- Knight-Swift Transportation Holdings plans to add 20 service centers — 10 in the first half of 2024 and another 10 in the second half of the year — as it seeks to build a nationwide, in-house LTL service by the end of next year, CEO and President Dave Jackson said Wednesday on an earnings call.
- The carrier opened five new sites in late January, located in West Burlington, Iowa; Cherry Ville, Kansas; Rock Island, Illinois; Forest City, Arkansas; and Wichita Falls, Texas.
- While Knight-Swift already provides national service through interline partners, the carrier expects to fill out its national map primarily through acquisitions, Jackson said. “We expect for that map to look less super regional and more nationwide over the next two years,” he said.
Knight-Swift entered the LTL industry in 2021 with the acquisition of AAA Cooper Transportation and soon followed with the purchase of Midwest Motor Express and Midnite Express.
The carrier has been clear on its nationwide network ambitions, even before the collapse of Yellow Corp. opened up opportunities for Knight-Swift to buy 13 properties and acquire two leases in a court-supervised auction.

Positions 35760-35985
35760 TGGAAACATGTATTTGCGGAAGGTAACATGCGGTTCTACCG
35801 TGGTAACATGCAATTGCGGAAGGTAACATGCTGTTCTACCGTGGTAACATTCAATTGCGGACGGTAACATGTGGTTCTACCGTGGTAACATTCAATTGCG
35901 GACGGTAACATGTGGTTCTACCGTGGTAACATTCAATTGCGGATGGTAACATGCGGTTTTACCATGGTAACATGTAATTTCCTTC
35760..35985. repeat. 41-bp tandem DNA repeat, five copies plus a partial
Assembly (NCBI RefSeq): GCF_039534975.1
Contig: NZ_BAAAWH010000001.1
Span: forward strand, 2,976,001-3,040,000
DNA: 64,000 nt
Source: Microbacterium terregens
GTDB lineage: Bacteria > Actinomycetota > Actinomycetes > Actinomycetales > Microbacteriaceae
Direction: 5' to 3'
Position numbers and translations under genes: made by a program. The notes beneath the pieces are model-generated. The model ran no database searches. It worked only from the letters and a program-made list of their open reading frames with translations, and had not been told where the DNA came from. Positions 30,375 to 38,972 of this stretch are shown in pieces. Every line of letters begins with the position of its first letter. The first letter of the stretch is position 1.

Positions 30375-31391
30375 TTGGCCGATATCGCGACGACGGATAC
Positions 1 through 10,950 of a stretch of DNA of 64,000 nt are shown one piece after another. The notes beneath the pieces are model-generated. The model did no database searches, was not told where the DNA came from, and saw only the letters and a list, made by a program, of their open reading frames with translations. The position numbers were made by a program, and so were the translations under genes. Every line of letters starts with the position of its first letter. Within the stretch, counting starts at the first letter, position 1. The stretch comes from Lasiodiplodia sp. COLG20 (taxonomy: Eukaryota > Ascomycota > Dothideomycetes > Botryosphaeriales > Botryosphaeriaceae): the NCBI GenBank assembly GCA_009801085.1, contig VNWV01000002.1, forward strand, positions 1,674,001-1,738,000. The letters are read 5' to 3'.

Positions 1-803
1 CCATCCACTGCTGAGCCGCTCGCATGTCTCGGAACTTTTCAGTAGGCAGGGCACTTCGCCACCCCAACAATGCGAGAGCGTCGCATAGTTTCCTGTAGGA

Since 2021, the carrier has opened 14 LTL locations, Jackson said. That’s brought its LTL service center total to around 115 with about 4,551 terminal doors, according to an earnings presentation.
“This is a multiyear plan, but it's not as far out as you might think,” Jackson said.
In addition to the 20 upcoming service center additions flagged by executives during its Q4 earnings presentation, Jackson also suggested another 10 facilities could be added, perhaps through leases.
“Those are largely gap fillers,” he said, adding that they’re supplementing a “very intentional effort” of acquisitions.
Knight-Swift’s current LTL network covers large swaths of the Southeast and Midwest, leaving significant opportunities for growth in the Northeast and Southwest.
Because of the company’s reputation and culture, Knight-Swift is poised to entice other companies with acquisition deals, said Craig Decker, a managing partner with Brown Gibbons Lang & Co.
Family companies considering a sale to a public company can be motivated by extending their generational legacy, who could be assessing how the business will continue under the new owners, Decker said.
“Also, you probably want to take some stock and some carried interest in the deal,” Decker said. “So you want to be with the best carrier. Knight is among the best transport providers out there.”